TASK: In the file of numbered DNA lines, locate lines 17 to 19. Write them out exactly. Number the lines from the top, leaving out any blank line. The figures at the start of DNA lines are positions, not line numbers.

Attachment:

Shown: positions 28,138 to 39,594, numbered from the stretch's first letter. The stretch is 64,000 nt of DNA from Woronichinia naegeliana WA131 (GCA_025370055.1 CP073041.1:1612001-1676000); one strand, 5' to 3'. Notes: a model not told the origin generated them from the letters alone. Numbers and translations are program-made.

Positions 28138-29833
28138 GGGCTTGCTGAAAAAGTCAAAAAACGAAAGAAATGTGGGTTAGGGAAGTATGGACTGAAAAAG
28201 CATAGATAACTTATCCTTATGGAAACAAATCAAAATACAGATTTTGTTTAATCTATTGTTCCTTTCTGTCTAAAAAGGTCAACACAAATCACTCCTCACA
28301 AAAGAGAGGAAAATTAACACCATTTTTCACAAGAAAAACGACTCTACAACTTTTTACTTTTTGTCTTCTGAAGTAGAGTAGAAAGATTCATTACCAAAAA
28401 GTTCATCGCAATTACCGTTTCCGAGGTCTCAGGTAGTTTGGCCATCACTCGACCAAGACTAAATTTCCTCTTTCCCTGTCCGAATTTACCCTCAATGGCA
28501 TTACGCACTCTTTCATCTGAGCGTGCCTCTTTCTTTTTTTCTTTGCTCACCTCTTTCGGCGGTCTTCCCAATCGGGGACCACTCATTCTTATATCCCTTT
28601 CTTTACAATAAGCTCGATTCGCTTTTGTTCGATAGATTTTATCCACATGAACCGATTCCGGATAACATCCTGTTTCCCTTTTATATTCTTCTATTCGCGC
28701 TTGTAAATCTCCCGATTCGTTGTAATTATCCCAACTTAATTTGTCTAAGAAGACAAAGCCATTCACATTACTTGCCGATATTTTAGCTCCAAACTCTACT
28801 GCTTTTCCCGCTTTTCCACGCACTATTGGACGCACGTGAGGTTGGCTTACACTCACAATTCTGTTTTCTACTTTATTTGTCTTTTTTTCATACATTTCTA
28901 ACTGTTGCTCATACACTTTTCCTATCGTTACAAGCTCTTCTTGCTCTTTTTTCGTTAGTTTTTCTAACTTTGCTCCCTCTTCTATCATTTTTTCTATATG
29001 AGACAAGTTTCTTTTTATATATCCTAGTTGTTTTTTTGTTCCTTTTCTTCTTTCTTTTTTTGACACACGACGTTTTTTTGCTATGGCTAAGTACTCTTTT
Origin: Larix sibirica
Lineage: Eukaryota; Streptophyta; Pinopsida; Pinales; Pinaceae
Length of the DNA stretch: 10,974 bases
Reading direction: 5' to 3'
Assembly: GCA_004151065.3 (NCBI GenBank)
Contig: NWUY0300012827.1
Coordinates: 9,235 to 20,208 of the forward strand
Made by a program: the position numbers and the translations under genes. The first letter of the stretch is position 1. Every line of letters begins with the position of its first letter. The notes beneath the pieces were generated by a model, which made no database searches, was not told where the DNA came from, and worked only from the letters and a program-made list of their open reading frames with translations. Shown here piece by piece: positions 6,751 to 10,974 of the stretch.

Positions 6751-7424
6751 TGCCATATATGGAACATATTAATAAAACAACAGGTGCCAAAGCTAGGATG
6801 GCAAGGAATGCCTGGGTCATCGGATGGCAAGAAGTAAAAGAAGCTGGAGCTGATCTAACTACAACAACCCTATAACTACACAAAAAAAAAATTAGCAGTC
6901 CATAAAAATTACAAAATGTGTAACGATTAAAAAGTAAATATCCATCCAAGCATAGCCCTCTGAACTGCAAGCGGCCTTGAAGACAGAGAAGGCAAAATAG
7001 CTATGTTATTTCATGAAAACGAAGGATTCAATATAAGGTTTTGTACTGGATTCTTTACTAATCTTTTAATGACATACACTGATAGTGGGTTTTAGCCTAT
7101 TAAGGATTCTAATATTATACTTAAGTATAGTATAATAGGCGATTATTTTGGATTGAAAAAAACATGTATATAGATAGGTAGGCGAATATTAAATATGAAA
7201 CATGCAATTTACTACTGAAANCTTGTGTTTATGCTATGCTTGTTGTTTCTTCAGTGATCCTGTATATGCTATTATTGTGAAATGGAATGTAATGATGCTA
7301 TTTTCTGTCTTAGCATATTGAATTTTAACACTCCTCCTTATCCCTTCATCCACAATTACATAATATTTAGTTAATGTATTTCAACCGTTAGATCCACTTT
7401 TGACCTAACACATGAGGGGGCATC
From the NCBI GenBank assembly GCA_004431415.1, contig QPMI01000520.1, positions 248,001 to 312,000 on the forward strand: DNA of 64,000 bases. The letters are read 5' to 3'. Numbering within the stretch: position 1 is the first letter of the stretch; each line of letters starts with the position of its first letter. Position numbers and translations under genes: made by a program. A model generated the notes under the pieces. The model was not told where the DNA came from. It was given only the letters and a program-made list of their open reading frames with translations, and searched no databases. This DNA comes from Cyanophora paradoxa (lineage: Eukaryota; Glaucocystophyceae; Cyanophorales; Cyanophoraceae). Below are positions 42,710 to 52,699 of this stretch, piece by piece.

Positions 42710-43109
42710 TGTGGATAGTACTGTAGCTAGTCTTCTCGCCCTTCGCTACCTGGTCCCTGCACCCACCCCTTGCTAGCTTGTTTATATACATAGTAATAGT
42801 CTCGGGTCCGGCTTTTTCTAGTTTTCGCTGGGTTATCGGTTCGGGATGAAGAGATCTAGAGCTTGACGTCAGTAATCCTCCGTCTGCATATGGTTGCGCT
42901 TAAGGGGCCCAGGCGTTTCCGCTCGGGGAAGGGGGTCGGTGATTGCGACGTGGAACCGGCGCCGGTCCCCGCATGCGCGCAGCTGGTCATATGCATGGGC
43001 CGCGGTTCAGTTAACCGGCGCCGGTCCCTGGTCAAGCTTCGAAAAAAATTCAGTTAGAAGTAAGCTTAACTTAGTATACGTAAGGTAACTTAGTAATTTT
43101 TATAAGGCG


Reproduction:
Assembly: GCA_004151065.3 (NCBI GenBank)
Contig: NWUY0300012827.1
Coordinates: 9,235 to 20,208 of the forward strand